I’m afraid that by no means do I have the knowledge or skills to briefly introduce the cultural value of the Rila Monastery. I don’t want to repeat all the clichés we’ve all heard again and again. That’s why I’m just going to share a few photographs of elements that left me with a strong impression during my last visit and I’m going to allow myself to give a piece of advice to all of you who would like to see the place not as a tourist attraction but as a monastery and a cultural centre of long-gone times: go there on a weekday – early in the morning or at dusk when the place isn’t overcrowded. There used to be an option to spend the night in the monastery – check if it’s still there and, if possible, enjoy the peace in the monastery court while the night is falling.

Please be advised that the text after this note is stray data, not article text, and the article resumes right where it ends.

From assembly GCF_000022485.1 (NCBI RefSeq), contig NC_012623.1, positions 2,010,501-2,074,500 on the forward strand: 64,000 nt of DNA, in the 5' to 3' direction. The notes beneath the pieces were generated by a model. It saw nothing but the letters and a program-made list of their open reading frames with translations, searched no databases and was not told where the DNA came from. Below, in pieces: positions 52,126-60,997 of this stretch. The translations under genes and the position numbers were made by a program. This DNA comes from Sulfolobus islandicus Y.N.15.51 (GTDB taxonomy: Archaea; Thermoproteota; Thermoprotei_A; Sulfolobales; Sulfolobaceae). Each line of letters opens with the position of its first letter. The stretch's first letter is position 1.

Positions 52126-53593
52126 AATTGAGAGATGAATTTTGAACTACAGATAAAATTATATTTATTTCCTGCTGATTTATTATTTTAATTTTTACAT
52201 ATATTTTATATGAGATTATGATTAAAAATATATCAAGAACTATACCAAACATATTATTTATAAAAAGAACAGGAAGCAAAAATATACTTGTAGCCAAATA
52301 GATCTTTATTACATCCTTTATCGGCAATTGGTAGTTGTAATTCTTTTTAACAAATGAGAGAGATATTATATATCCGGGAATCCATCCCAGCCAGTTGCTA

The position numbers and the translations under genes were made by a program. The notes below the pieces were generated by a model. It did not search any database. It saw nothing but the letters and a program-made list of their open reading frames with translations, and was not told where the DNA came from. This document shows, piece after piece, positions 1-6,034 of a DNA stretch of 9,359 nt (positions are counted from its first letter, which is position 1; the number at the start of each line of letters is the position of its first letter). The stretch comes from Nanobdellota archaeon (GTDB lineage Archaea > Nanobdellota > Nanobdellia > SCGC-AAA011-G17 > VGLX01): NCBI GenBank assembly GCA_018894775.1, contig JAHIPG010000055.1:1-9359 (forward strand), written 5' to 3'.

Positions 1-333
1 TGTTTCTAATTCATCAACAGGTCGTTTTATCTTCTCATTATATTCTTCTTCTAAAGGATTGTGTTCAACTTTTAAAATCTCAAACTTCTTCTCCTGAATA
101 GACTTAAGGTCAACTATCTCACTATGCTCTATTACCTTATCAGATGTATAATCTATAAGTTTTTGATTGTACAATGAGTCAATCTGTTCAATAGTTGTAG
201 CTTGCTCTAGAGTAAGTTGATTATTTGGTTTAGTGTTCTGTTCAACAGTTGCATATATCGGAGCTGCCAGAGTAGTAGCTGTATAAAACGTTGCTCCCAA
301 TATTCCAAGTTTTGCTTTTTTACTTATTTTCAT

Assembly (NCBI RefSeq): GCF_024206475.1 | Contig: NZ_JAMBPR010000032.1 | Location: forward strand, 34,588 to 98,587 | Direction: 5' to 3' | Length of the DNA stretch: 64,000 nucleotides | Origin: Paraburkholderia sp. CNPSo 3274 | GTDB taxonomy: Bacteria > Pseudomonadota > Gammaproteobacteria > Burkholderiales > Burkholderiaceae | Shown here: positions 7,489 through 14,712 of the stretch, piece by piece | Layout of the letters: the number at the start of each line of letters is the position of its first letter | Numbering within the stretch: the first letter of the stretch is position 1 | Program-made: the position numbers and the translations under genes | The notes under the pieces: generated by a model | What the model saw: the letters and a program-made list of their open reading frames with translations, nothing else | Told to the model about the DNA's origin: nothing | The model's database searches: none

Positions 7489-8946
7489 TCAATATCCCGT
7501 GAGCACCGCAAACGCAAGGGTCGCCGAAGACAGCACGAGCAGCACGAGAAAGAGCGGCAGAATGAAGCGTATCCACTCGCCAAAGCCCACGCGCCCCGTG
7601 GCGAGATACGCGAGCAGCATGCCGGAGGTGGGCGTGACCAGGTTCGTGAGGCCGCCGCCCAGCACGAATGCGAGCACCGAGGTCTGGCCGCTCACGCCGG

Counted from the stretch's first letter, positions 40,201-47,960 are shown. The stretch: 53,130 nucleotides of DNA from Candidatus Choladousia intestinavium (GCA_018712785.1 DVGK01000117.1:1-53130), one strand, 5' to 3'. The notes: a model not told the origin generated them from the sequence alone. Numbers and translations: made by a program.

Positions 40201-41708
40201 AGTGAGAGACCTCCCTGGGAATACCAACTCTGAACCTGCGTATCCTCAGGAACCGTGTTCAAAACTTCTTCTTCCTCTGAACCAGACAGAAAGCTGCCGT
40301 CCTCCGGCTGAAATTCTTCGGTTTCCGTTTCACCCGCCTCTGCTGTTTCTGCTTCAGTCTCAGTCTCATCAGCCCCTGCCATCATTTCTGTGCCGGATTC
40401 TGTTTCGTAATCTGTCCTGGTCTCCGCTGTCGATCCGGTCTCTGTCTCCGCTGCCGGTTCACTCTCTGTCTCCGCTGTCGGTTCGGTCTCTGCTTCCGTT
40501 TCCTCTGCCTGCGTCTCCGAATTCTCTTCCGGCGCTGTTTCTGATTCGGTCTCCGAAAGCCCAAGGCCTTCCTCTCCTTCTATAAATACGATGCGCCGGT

The Rila Monastery is located 21km away from the town of Rila. It is situated in the valley of the Rilska River and is easily accessible by car. You could also reach it by public transport from the town of Blagoevgrad but, to be honest, that’s not the most comfortable option and it takes too much time.
If you love mountains and have two spare days, you could reach the monastery starting from Tse-Pe-She Malyovitsa (Malyovitsa Central Mountain School). There’s a shuttle bus to the place which leaves at 08:15 from Samokov; the bus station number is 0722 / 6-65-40. In the summer, the route from Malyovitsa Central Mountain School to the Rila Monastery can be covered in about 7 hours.